Friday, May 22, 2009

Spanish Rice

So, I have to admit - when I'm in a pinch and need to make a side dish, I will often fall back on good old Near East rice or couscous. The truth is, their mixes are really good, so why would anyone want to make anything but that? (some people don't...) Of them all though, their Spanish rice mix is the king. I've always wondered what's in the spice packet they include with them, but never bothered to really try and figure it out.

Well, until recently, that is. I was determined to either replicate Near East's mix or top it. When done right, Spanish rice is extremely flavorful and I often cannot stop myself from several more helpings. So, I set out to do it - but the challenge to myself was, I would not look at the ingredients or any other recipes for Spanish rice for this. This time, I was on my own.

You'll notice there aren't any particularly authentic Spanish ingredients (such as adobo, sofrito, etc.). That's mainly because I don't have them in my kitchen. But also, I was curious to see how close I could come with only basic kitchen supplies.

In the end, this rice does taste different from the Near East version - but I still think it's a great homemade version of Spanish rice, and it was definitely a delicious challenger to the classic standard. As expected, I could not keep myself from having several servings.

A homemade variation on the classically boxed dish

Spanish Rice

2 cups white basmati rice
1 can diced tomatoes
1/2 can corn kernels, drained
3 tsp smoky Worcestershire sauce
1-2 tbsp paprika
1 tbsp onion powder
1-2 tsp garlic powder
2 tsp chili powder
2 tsp dried parsley
2 tsp cumin
2 heavy pinches salt
Pepper to taste
2 cups water
1-2 tbsp. oil for sauteing.

1. Pour oil into a pot and coat the rice with it. Saute the rice for a couple of minutes.

2. Add tomatoes and corn to pot and cook for 5 minutes.

3. Add spices, Worcestershire sauce, salt and pepper, and mix thoroughly till well coated. Add water, and bring to boil. Cover and simmer for 20 min.

Serves 6-8. Unless you are serving me. Then it probably serves 2 or 3.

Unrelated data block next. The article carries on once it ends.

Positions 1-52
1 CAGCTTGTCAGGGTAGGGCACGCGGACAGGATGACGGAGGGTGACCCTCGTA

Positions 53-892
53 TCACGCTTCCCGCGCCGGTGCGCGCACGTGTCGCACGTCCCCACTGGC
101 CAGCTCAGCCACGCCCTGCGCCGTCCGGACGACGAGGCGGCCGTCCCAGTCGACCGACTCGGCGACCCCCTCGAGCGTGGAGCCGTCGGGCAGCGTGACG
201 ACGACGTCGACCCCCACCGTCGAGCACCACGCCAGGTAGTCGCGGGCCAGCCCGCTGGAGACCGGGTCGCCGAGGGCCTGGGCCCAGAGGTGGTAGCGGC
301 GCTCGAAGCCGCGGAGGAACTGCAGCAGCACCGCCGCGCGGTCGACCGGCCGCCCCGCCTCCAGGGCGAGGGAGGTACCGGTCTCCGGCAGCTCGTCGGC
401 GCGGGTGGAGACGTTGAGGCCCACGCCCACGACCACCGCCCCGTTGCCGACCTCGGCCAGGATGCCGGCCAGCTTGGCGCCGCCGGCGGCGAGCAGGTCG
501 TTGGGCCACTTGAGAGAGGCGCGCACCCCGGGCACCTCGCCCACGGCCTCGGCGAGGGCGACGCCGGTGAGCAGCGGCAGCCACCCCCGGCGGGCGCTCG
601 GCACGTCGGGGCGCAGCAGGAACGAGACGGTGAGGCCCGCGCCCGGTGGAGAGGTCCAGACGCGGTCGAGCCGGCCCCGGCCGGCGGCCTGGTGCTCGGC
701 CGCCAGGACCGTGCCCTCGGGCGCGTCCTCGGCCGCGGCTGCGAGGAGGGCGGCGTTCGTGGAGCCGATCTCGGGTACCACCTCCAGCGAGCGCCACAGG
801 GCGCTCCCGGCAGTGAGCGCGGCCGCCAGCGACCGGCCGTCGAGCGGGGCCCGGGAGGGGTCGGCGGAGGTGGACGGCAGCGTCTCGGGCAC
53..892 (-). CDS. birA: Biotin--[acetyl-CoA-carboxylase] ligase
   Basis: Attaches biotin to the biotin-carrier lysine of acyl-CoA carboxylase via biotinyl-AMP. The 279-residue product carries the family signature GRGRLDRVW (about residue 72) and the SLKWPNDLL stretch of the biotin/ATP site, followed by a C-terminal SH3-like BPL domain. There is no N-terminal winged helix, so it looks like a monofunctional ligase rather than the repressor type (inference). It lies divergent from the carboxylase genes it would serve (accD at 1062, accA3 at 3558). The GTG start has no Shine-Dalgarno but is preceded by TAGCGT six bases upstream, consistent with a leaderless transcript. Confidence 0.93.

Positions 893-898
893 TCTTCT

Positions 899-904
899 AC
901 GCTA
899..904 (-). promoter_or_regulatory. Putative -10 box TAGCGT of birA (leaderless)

Skirt Steak with Asian-Whiskey Glaze

I'm baaack! I know, I've taken quite a long hiatus from my blog - I assure you, it has nothing to do with you! I've still been cooking, I just haven't had time to sit down and focus on writing entries for everything I've made. But fear not! I still have pictures and notes of what I've been up to. Hopefully, I'll be able to dump a slew of these recipes up here within the next few days.

Anyway, let's talk steak. I love steak. I haven't had it very much since being on Weight Watchers. In college, I discovered that my favorite steak cut is skirt steak. I had it grilled one time with NOTHING - no salt, no sauce, nothing - and it was quite possibly the most flavorful steak I had tasted up till that point. Well, why mess with perfection then you ask? Because I can.

I wanted to make a really nice main entree for a special Friday night dinner - just for two. I decided that steak was the best choice. A few months back, I went to Wolf & Lamb steakhouse for my birthday and ordered a Jack Daniels steak - a nice ribeye with a whiskey sauce. I combined this with an idea from Quick & Kosher for Asian-style steak and with Cook's Illustrated's May 2009 issue's recipe for Beef Teriyaki, along with their "Guide to Marinating" and voila! my skirt steak recipe was born.

Marinating is very good for skirt steak, because it is a thin cut. According to Cook's Illustrated, marinating only penetrates up to 1/2 inch through meat's surface - which is great, because skirt steak is usually not much more than an inch thick - so lots of flavor abound! Make sure you don't use up all the marinade! You will be sorely missing out if you don't have extra reserved for the glaze.

This is also great for summer barbecues - you can make the glaze on the side!

Skirt Steak with Asian-Whiskey Glaze

1 lb. skirt steak
3 tbsp brown sugar
3 tbsp soy sauce
3 tbsp whiskey
2 tbsp sesame oil
2 tbsp white wine
1 large shallot, minced
2 cloves garlic, minced
1.5 tsp dry mustard
1 tbsp. flour
1/2 cup + 1 tbsp. water
Chopped scallions, for garnish

1. Combine all soy sauce, oil, wine, whiskey, shallot, garlic, brown sugar and dry mustard in a bowl or measuring cup and whisk well together - this should make about 3/4 cup.

2. Place skirt steak in a ziploc bag, and pour 1/3 to 1/2 of marinade into bag (depends how much you need to coat meat). Press the air out of the bag and seal it well. Refrigerate for at least half hour, but more is fine.

4. When ready, preheat a cast-iron skillet (strongly recommended - if not, use a pan without non-stick coating - or a grill!) to screaming hot. Sear meat for 3-4 min on both sides. Remove and let rest on a plate for 10 min.

5. In the meantime, lower the heat on the pan. Mix flour and 1 tbsp water together in a bowl to form a slurry (to prevent flour clumping). Pour slurry, and remaining water into the remaining marinade, and pour into skillet (careful - this will boil very fast in a hot skillet!). This will let you deglaze the pan and scrape up any of the fond (yummy brown bits) at the bottom of the pan. Mix very well (and fast) until sauce comes to a glaze consistency.

6. Spoon glaze over steak and serve. Garnish with scallions.

Serves 4 (or more, depending how you cut your steak).